Application support is a major criterion when evaluating a new server platform. Servers based on Advanced Micro Devices Inc.s Opteron or Intel Corp.s new Xeon Extended Memory 64 Technology processors can run both 32-bit and 64-bit x86 applications, but, so far, mainstream 64-bit applications are in short supply.
Linux currently is the only operating system that can leverage the Opterons and the Xeon EM64Ts 64-bit mode. Popular Linux distributors including Red Hat Inc., Novell Inc.s SuSE division and Turbolinux Inc. ship 64-bit versions of Linux for Opteron- and EM64T-based servers and workstations.
Windows shops, however, are out in the cold for now because Microsoft Corp. has delayed its planned 64-bit Windows platform until next year.
Originally slated for release late this year, Windows Server 2003 for 64-Bit Extended Systems, Windows XP 64-Bit Edition and Windows Server 2003 Service Pack 1 will not be available until the first half of next year.
Click here to read about Microsofts plan to offer free 64-bit Windows upgrades to some customers.
Meanwhile, Microsoft has pledged support for both AMDs and Intels x86 64-bit architectures across not only its operating systems but also forthcoming applications including Visual Studio 2005 and SQL Server 2005. (The current version of Microsofts database server, SQL Server 2000, supports Intels 64-bit Itanium platform.)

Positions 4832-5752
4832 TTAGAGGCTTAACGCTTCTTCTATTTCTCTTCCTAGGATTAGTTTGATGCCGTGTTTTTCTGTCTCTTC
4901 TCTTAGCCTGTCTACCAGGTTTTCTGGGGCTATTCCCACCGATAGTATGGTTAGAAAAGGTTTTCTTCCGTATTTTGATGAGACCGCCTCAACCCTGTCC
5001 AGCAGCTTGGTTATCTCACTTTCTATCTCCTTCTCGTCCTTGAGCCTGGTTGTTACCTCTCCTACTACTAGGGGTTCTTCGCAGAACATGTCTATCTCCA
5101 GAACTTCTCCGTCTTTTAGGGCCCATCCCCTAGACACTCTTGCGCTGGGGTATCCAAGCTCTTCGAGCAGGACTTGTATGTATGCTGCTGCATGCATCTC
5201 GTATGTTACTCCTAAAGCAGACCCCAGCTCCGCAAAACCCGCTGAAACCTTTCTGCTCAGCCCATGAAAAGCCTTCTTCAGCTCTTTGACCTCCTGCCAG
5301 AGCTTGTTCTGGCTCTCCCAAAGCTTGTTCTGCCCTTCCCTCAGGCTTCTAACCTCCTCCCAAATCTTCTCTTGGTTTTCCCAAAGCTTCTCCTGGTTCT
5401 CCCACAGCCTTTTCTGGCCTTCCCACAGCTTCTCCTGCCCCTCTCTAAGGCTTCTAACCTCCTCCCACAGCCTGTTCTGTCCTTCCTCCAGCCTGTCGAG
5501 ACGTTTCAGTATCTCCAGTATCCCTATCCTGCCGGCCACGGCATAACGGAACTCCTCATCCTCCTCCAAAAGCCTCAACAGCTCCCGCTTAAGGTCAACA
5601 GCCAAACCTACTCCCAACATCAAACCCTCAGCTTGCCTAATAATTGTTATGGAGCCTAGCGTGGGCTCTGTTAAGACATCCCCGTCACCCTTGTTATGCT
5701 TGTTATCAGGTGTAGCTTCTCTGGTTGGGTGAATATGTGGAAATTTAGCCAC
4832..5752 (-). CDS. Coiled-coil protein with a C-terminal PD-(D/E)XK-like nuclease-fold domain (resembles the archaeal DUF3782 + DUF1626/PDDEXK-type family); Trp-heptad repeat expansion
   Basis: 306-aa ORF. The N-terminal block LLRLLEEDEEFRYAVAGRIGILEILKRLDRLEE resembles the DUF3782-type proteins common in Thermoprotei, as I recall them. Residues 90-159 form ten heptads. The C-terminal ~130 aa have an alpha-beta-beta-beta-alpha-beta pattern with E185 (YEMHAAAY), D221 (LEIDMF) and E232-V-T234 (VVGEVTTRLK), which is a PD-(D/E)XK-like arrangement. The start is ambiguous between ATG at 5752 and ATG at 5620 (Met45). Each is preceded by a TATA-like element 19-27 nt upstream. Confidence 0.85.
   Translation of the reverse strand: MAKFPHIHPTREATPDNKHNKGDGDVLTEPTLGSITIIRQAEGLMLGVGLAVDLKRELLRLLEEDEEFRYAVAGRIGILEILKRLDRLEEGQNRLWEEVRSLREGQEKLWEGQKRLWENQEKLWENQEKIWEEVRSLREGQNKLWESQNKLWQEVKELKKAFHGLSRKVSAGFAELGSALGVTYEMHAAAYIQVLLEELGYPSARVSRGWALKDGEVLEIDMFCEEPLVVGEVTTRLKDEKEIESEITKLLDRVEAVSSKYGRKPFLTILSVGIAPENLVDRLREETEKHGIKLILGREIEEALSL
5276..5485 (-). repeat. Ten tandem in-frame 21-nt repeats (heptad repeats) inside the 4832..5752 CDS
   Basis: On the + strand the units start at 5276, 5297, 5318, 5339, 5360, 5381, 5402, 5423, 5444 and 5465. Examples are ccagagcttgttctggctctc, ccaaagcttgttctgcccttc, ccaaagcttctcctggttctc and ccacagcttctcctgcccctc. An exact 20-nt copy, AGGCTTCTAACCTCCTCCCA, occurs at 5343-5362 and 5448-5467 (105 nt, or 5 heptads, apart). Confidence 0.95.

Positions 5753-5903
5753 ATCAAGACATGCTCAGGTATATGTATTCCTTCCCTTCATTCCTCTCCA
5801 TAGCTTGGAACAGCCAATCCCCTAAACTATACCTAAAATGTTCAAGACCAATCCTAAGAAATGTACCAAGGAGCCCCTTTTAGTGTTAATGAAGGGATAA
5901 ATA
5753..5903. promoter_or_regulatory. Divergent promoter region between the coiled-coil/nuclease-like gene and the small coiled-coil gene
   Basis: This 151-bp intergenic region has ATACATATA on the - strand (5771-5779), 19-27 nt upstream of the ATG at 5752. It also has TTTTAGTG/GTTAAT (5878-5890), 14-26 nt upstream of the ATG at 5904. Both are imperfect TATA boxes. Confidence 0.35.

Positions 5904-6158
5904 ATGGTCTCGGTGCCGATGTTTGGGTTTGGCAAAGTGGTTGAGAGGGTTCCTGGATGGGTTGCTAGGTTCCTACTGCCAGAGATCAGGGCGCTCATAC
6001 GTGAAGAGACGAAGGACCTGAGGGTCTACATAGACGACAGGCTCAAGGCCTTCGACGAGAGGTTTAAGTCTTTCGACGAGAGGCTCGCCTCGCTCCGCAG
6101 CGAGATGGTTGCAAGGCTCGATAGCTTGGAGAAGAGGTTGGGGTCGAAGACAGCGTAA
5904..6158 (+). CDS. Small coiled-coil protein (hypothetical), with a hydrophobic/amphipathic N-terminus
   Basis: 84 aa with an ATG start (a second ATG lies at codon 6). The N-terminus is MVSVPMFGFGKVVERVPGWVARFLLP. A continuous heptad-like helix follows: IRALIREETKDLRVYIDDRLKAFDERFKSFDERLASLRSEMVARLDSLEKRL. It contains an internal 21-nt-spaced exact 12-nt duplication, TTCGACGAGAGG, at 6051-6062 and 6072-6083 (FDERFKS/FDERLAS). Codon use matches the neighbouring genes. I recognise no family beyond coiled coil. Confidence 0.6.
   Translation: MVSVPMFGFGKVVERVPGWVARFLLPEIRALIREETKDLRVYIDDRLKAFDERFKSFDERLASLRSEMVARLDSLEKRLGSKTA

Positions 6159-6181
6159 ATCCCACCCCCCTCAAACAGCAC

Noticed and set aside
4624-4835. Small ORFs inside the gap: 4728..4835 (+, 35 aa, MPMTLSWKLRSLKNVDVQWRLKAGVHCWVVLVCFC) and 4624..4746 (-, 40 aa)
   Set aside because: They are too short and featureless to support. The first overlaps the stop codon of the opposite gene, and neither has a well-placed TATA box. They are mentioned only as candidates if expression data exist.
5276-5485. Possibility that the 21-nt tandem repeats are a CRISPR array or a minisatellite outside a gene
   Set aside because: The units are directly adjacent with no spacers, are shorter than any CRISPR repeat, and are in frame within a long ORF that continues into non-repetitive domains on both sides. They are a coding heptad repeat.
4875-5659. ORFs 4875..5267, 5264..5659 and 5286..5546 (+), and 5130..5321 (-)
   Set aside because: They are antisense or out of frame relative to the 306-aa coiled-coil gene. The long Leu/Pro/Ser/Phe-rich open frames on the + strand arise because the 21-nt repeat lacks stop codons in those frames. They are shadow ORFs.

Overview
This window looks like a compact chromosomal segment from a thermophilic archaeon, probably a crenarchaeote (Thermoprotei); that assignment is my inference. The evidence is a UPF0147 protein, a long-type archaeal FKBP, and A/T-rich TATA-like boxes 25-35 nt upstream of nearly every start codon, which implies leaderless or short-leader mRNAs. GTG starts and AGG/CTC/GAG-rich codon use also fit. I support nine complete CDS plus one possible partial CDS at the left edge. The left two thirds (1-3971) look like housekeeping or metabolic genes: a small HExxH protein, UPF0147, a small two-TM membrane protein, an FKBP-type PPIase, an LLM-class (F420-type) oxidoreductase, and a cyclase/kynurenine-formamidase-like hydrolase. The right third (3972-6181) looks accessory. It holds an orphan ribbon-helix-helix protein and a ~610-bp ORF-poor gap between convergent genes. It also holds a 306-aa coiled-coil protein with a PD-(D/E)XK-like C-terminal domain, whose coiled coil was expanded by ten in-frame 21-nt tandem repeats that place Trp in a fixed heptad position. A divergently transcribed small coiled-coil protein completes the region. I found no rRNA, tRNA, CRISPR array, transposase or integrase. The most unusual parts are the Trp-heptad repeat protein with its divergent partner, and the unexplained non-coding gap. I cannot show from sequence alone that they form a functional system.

Microsoft Developer Network subscribers can download the Beta 2 version of SQL Server 2005 for a test run on Opteron-based systems. The 32-bit and 64-bit versions of SQL Server have the same on-disk format, so migrating existing databases to the 64-bit platform should be easy (according to Microsoft officials, at least).
In addition, Microsoft plans to release next year .Net Framework 2.0 with support for 64-bit x86 platforms. Developers looking to migrate 32-bit applications to 64-bit can use current Microsoft Platform SDK (Software Development Kit) and C++ tools to test their code base for 64-bit compatibility.
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